- Landing pages and blogs
- Online card games like Blackjack
- Embedded forms
- Animated 3D graphics
- Email newsletters
…And so much more, without having to rely on back-end servers.
Front-end development tools and software 🛠
Front-end developers rely on tools on software to make the product-building processes faster and easier. These include:
- Code editors (where front-end developers write their code), like Atom and Sublime Text
- Version control systems (that help front-end developers keep track of their code) like Git
- front-end frameworks (packages of files for styling websites) like Bootstrap and Semantic UI
What is back-end development? 💻
The things you see on your web browser, like text, images, buttons, and forms, are created by front-end developers. But these elements need to be processed somewhere before they can be displayed. Enter: Back-end development.
Back-end development, also known as server-side development, is virtually invisible to users. Unlike front-end development, which focuses on what users can see, back-end development keeps websites and applications running behind the scenes. It’s the process of creating the logic, databases, and data structures that power a website.
Back-end developers lay the foundational code that provides personalized, data-driven experiences. They do this by building servers that process a user’s actions, and provide the correct information in response.
Ok, what on earth is a server!? 🧐
We’ve mentioned ‘servers’ a few times so far, so let’s define what we mean. A server is a computer that stores a websites information, runs code, and responds to users requests using protocols.
This infographic is a great illustration of the flow of information between client-side (front-end) development and server-side (back-end) development. The server acts as a gateway; processing and interpreting the data the user has plugged into the front-end interface, and providing the right information based on that data.
To illustrate what this looks like in practice, let’s go back to our example of YouTube.
So, imagine for a moment that you’ve clicked onto this page in a new browser and you’re clicking through the videos as you normally would. As we explored earlier, we know how you navigate the site at surface-level, and interact with the elements, is front-end development. In other words, everything users can see.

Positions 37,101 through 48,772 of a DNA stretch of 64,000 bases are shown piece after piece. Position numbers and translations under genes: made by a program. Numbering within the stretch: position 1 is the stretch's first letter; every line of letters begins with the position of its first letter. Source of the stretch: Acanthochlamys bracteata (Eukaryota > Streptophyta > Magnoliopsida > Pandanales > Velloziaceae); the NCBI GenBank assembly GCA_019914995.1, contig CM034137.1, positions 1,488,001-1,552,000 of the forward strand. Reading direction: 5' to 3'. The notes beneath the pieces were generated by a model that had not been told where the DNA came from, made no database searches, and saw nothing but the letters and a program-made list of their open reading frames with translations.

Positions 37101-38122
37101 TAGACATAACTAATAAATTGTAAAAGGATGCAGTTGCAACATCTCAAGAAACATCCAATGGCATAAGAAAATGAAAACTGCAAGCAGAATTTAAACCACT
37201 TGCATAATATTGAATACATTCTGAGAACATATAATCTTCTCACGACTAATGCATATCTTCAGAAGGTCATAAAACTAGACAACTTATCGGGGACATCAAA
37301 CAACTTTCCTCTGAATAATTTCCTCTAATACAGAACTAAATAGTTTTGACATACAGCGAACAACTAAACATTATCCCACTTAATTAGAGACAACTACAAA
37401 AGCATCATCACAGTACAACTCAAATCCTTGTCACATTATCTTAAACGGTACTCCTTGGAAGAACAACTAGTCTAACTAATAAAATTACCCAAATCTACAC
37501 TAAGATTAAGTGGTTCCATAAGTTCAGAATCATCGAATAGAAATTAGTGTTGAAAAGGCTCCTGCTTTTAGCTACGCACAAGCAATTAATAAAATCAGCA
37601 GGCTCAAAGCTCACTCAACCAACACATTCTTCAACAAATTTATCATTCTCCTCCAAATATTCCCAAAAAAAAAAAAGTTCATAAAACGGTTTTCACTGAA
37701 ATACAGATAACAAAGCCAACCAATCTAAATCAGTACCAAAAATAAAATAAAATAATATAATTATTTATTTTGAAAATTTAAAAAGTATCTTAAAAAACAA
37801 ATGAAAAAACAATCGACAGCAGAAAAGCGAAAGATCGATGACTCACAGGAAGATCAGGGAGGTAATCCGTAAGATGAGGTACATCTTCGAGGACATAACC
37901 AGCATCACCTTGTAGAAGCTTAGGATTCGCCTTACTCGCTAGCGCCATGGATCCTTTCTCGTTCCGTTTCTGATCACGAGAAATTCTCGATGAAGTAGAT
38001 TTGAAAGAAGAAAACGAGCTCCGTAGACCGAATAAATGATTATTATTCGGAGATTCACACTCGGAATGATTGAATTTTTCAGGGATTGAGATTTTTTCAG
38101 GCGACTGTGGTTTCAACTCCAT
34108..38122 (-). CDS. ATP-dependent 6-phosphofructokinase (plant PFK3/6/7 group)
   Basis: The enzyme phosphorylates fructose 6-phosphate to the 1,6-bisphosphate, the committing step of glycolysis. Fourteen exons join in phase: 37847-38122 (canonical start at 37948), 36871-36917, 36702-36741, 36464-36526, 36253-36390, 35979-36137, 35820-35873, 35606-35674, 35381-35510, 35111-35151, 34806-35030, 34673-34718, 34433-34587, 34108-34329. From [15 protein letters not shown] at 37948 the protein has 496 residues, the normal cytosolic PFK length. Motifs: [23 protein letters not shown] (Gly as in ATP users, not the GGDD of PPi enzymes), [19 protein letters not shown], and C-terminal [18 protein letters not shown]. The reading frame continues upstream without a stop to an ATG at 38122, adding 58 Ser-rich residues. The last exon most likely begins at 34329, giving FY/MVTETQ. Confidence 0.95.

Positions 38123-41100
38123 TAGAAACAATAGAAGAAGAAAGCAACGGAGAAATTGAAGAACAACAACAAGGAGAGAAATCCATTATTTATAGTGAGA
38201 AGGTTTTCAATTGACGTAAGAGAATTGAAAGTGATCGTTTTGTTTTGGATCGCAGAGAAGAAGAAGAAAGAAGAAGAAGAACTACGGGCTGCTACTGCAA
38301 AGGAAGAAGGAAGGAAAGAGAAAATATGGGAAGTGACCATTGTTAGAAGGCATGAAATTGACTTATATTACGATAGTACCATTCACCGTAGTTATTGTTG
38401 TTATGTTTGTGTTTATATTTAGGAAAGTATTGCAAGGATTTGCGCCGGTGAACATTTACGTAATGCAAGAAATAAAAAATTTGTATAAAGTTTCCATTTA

But now, you want to log in. And here’s where the back-end comes in.
When you enter your information on the login page, the front-end website sends that information to the back-end server. The back-end then scans through a database to find out whether you’re a previous user, and bring up your account once it’s confirmed that you are — including videos you might be mid-way through from your session.
This server will be made up of one programming language, like PHP, and will look something like this:
What does a back-end developer do? 👷
Back-end developers build the systems that power applications that users interact with. They oversee the architecture, implementation, and maintenance of these systems, which can include:
- Databases (like MySQL)
- Frameworks (like Laravel or Ruby on Rails), and
- APIs (Application Programming Interfaces).
A back-end developer's main focus is functionality: How things work rather than what they look like. Server-side programming languages (like PHP) translate UI elements into machine code that provides data to be displayed in a readable way in our browsers.
Back-end developers are also responsible for handling security protocols and ensuring that unauthorized users can’t access sensitive information on your website, like credit card details or passwords 💳.
Here are a few common back-end developer responsibilities at a glance:
- Creating and managing databases
- Developing API integrations for mobile and desktop
- Troubleshooting, diagnosing, and debugging applications
- Generating analytics and statistics around application performance
- Managing and optimizing distributed systems in the cloud
Back-end development languages 🔊
Back-end developers use more technical and versatile programming languages, like
- Ruby on Rails, and
- PHP (Hypertext Preprocesser)
…to build the infrastructure needed for a website. This includes any databases that need to be built and maintained as well as any data storage solutions that need to be created or modified.
Back-end development: Tools and software 🛠
Back-end developers work with technologies such as:
- Frameworks such as MySQL or MongoDB, which store data;
- Servers like Apache HTTP Server 2, which host websites; and
- Security protocols like SSL/TLS certificates which encrypt online connections
What is full-stack development? 💻